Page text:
The ongoing Russia-Ukraine escalation dented market sentiment, as Pakistan's rupee recorded a significant drop of 0.43% against the US dollar in the inter-bank market on Monday.
As per the State Bank of Pakistan (SBP), the rupee closed at 175.47 after a day-on-day appreciation of 76 paisas or 0.43%. On Friday, the currency had gained 16 paisas to finish at 174.71.
During the previous week, the rupee remained largely stable, ending only marginally 0.13% lower as uncertainty around the International Monetary Fund (IMF) programme settled.
However, as tensions escalated between Russia and Ukraine, the rupee felt the effect as well. Oil prices also inched higher to hover around $95 a barrel as comments from the United States about an imminent attack by Russia on Ukraine rattled global financial markets.
“Super-cycle of commodities will not normalise unless the Russia-Ukraine situation is resolved,” Saad Hashmey, Executive Director at BMA Capital, told Business Recorder.
Hashmey said that the situation is not good for countries like Pakistan, which is an importer of commodities and will witness pressure.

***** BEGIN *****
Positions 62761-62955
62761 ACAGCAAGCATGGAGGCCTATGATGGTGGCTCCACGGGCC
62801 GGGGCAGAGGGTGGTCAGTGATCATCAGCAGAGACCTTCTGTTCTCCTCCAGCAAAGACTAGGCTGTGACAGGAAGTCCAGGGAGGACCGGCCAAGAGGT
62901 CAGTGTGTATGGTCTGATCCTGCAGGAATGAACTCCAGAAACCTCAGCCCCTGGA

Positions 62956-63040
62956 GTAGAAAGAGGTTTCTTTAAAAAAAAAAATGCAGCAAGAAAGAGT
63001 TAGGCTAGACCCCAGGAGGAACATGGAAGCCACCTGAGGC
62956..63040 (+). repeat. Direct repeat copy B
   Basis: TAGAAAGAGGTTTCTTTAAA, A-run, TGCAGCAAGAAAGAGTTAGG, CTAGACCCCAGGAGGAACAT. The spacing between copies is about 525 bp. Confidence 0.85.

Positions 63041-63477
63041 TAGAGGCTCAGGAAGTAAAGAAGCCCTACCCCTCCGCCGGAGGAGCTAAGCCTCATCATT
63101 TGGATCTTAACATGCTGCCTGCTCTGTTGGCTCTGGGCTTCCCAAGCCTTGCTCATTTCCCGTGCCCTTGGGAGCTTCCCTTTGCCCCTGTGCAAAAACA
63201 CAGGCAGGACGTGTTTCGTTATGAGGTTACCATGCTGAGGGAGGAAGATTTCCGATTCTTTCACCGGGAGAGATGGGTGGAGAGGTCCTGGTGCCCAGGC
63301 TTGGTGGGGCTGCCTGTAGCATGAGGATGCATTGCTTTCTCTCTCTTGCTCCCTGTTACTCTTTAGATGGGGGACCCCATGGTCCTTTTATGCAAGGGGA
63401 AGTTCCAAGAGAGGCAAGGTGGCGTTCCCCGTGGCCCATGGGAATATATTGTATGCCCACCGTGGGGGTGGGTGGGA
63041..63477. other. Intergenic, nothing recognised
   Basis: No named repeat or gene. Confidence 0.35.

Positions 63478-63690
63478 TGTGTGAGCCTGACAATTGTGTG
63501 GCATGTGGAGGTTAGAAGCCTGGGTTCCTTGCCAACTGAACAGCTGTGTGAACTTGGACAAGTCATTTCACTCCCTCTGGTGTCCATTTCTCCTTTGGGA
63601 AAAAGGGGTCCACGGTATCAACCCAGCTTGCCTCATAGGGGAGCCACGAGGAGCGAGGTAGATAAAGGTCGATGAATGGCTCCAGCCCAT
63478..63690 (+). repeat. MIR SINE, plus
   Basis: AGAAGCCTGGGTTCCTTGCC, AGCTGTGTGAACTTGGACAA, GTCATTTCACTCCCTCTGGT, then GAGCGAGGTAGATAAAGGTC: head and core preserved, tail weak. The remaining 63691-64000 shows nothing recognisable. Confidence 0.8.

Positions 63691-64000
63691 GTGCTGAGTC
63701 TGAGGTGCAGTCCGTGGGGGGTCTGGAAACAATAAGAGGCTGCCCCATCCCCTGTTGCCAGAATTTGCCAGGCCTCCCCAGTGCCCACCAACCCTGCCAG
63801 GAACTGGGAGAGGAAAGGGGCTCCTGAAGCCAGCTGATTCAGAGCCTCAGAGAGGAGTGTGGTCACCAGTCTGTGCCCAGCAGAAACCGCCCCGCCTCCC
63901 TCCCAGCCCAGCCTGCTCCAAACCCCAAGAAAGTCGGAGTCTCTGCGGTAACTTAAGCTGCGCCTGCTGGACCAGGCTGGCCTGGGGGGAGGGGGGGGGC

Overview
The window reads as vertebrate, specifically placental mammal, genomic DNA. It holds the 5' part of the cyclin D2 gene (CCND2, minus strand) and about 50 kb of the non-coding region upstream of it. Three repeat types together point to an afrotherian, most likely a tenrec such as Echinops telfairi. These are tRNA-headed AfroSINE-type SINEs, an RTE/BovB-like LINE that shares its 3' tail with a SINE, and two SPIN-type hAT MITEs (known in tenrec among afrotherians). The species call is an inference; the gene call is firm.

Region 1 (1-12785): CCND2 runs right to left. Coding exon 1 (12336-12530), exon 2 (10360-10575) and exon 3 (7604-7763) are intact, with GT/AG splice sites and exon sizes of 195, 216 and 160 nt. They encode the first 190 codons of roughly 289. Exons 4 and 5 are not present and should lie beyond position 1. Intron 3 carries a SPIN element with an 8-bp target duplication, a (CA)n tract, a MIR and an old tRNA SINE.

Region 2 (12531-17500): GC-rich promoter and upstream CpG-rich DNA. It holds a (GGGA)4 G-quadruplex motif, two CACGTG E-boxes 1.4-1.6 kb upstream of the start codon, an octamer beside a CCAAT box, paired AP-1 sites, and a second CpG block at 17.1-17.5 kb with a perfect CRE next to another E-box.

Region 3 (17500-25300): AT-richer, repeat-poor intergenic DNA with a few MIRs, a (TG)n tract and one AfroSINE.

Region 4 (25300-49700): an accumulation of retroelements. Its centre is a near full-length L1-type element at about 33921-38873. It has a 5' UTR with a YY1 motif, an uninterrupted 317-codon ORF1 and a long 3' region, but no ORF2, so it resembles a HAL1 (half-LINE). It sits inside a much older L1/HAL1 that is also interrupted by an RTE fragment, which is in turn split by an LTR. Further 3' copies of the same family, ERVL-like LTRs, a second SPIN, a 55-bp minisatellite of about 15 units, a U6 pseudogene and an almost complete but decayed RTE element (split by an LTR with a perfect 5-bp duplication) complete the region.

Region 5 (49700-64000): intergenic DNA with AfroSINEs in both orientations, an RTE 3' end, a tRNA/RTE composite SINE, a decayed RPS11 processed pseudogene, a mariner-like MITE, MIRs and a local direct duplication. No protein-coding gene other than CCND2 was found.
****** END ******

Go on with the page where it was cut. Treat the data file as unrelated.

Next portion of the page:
Oil prices became steady after hitting their highest in more than seven years on fears that a possible invasion of Ukraine by Russia could trigger US and European sanctions that would disrupt exports from one of the world's top oil producers.
Brent crude was down 12 cents, or 0.1%, at $94.32 a barrel by 0844 GMT, after earlier hitting a peak of $96.16, the highest since October 2014.
Meanwhile, Hashmey also expressed concern over the upcoming wheat-induced inflation, as Russia and Ukraine account for a quarter of world grain exports. “For a net-importing country, it is going to be tough,” he said.
“At the same time, on a REER basis, the rupee is fairly valued unless oil rallies significantly,” added Hashmey.
Looking at media reports, the attack by Russia on Ukraine seems likely, said one analyst on condition of anonymity.
“The imposition of sanctions on Russia, the world's third-largest crude oil exporter, would wipe out 10% of the oil in the overall market, pushing oil prices to $110 per barrel,” said the market analyst.
“This would translate to an increase of import bill by $3 billion.”
The analyst added that prices of other commodities will also go up.